CT: Do you have an example of something you’re trying, or something you’d want to try to do, that could cut out some of the unnecessary use of paper, to streamline the process further?

NK: We’ve set some guiding principles across all of our processes, procurement included, where what we would try to have in place is processes that would--and I’m using this term because I think it’s really important--delight the end user. And that means they would have an Amazon.com-like experience: When you go out to use Amazon.com, you search for what you want, put it in your shopping basket--it takes you five minutes, and you’re done.

CT: And then maybe users won’t necessarily feel so compelled to save paper copies because they are satisfied that there is appropriate tracking within the electronic system?

NK: Yes. But for some reason we don’t have an eProcurement front end like that quite yet. And for many things, our people have to go through PeopleSoft to even get to the eProcurement platform… Then the page refreshers can take up to 45 seconds for some things… It’s a process that does not delight the end user. In this respect, even though we have the appearance of being technologically enabled, we’re not ‘there yet’ in terms of having that delightful experience. So that’s our goal right now: to get there.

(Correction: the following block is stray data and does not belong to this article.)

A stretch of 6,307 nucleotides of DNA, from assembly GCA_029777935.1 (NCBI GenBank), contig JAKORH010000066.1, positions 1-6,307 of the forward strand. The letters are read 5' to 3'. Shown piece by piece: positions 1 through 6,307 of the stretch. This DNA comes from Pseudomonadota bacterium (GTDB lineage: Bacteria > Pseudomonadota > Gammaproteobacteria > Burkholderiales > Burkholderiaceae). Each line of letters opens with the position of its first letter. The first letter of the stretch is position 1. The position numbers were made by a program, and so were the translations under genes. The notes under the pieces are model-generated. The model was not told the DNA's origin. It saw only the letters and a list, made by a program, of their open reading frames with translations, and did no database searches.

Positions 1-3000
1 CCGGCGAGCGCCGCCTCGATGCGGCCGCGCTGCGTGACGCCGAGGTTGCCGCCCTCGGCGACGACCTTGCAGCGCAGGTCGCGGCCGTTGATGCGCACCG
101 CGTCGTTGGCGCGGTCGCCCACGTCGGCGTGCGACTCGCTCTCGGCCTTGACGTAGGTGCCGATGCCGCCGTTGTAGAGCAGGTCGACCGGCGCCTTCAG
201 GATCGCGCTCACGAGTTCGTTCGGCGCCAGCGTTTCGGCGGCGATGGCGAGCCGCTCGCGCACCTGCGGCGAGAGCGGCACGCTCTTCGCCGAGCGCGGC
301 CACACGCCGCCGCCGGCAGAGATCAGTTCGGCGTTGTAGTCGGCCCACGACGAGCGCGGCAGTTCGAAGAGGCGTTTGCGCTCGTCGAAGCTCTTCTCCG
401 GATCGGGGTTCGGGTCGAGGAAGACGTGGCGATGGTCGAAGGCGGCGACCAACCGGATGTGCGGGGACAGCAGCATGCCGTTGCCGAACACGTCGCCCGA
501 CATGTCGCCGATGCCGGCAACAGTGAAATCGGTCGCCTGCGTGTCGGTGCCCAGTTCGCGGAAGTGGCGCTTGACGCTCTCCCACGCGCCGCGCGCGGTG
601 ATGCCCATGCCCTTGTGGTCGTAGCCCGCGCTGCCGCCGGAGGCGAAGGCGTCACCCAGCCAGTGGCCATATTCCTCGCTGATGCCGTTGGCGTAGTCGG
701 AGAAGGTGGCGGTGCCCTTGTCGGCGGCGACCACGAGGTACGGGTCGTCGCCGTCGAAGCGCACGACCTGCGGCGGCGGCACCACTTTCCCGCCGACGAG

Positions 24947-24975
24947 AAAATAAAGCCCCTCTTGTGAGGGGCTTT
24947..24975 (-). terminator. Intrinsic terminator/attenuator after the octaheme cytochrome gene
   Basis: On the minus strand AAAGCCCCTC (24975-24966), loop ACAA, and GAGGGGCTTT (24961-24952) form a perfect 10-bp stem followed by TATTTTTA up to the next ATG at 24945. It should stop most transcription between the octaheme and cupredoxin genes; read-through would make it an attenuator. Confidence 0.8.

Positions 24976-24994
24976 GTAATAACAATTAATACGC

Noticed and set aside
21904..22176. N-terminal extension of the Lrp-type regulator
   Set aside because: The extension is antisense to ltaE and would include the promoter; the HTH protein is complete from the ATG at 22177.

CT: And hopefully providing that delightful experience with the eProcurement front end will ultimately increase on-contract buying, and the cycle of growth will continue…

NK: I think once we get there, we won’t have to convince PIs or anyone else to use it, because it will be the easiest and the best thing to use.

CT: And is there a way to make it so that users don’t need to be aware of PeopleSoft, just to use the eProcurement front end [SciQuest]?

NK: We are doing a pilot where there is a “shopper only” piece to it so you don’t have to go through PeopleSoft. Plus we’ve got a portal project going that will eventually enable our end users to accomplish what they need to through the system without ever realizing that PeopleSoft is back there--it’s actually a portal that will allow end users across the system to enter into all kinds of applications, including procurement.

CT: What else will you do to help and encourage users? Are you looking at an education process, in a sense? I’ve heard that UM procurement has “customer relationship managers” that go out to the departments to learn users’ needs and find ways to help them.

NK: Yes, we do. Part of this is changing the culture. For example, it’s sitting down, out in the departments, with PIs and/or their administrative support people. We think that going through some business process redesign--sort of elementary steps, mapping processes--will help people to see that there are steps that they can eliminate [e.g., they could stop making paper copies or sourcing outside the eProcurement system] because we’ve got the technology in place. And we want to move people to understand that we want to make it easier for them to spend more time on value-added activity and less time on transaction processing.